The drylands where a gravel road crosses the ephemeral Ugab River into the Kaokoveld once lay under an ice field. The river did not exist at the time, only the glaciers that would gouge out its bed. Some 300 million years later, in the present, it is almost always empty. Across the river the Kaokoveld extends to the Angolan border in the far north-west where the Kunene River runs through desert landscapes to the ocean.
The Kaokoveld spans a succession of ecosystems from true desert in the west to mopane savannah in the east with stark brokenlands and a precipitous escarpment in between. Only the Ugab and Kunene boundaries are clear. A diagonal line from the Ruacana Falls through Kamanjab to the Ugab serves as a rule of thumb for the eastern boundary. In the west the Kaokoveld is intertwined with the Namib.
Another ephemeral river, the Hoanib, bisects the Kaokoveld. The southern part is commonly called Damaraland and the northern part Kaokoland, although the names are no longer in official use, as they represent colonial subdivisions that fell away after independence. They are now part of Kunene, a political region named after the river, where the population density is only 1,7 people/km², well below the national average.
The south and north together form a geographic entity, known as the Kaokoveld since the 1800s and before that as Okaoko, the Herero name for the Namibian side of the Kunene. The south is partly fenced, while the north is open range, less developed and far less accessible. With human settlement largely concentrated in the east, where conditions are somewhat kinder, a vast swathe of country to the west is virtually empty. The escarpment and desert are truly in the back of beyond.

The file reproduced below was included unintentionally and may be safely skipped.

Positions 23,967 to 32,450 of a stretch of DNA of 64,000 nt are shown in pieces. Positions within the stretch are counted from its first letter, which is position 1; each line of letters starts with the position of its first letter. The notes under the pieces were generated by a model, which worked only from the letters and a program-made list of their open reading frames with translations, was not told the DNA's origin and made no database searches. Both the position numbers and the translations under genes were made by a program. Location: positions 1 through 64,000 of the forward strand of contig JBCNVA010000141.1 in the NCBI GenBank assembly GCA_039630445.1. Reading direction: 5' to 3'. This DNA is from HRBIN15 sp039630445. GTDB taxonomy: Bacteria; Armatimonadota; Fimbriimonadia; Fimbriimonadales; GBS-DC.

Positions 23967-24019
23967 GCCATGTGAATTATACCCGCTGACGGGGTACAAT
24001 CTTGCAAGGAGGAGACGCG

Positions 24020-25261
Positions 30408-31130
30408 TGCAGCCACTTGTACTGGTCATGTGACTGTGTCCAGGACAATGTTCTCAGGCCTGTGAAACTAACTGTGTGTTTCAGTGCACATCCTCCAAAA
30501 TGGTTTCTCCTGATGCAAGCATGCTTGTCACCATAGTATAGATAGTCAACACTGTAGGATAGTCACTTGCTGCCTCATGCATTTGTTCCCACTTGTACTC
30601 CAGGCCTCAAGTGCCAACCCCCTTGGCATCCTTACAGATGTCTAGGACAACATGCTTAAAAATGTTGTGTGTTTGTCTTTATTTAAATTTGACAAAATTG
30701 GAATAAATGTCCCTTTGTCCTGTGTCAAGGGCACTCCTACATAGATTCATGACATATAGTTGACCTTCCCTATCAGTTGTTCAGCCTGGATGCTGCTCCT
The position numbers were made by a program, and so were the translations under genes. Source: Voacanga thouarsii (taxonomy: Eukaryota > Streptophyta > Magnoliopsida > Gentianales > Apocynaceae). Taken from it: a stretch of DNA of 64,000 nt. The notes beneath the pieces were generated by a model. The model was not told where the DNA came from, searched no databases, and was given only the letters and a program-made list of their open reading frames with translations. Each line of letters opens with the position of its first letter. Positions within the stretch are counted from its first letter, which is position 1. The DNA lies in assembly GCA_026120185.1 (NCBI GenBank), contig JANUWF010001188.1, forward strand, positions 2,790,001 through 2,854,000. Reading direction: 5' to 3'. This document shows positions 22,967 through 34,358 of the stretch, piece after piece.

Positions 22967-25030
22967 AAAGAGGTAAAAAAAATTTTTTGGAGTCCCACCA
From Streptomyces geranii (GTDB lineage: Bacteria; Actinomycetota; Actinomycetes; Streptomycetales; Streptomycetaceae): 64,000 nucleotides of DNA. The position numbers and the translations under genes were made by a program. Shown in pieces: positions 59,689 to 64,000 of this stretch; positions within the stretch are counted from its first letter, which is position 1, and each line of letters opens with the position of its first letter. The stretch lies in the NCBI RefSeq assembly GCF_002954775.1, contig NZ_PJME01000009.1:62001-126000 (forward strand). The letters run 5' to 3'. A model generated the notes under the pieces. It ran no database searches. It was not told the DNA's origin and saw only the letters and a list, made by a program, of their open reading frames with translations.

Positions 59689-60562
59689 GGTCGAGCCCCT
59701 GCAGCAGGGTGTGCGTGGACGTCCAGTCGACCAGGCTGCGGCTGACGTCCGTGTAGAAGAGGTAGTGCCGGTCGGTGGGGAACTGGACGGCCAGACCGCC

Khorixas and Kamanjab in the south and Opuwo and Ruacana in the north are the only towns. They are actually closer to villages in size, but at least motor fuel and provisions are sold. Most people in the north, semi-nomadic herders with cattle and goats, live in traditional hamlets. In the south the inhabitants lead a settled if basic life on stock farms.
Rock is exposed almost everywhere in the Kaokoveld, especially in the south, coloured in deep shades of black, brown, red and purple. A good bit of the land is mountainous, with the highest point, 1 915m above sea level, in the Baynes Mountains close to the Kunene. The oldest rocks in Namibia, over two billion years old, are found in the same vicinity.
Apart from mopane savannah in the east and gallery forests along the Kunene, vegetation is largely confined to ephemeral watercourses. In the west where rainfall is lowest, with an average of less than 100 mm per year, the canopy cover shrinks to one shrub per hectare. The plains in the west are treeless. Ana trees (Faidherbia albida) and wild tamarisks (Tamarix usneoides) dot the watercourses, while cactus-like euphorbias and trees with fat trunks cling to the mountainsides. In the east purple-pod terminalias (Terminalia prunioides) and baobabs (Adansonia digitata) grow among the mopane trees and shrubs (Colophospermum mopane).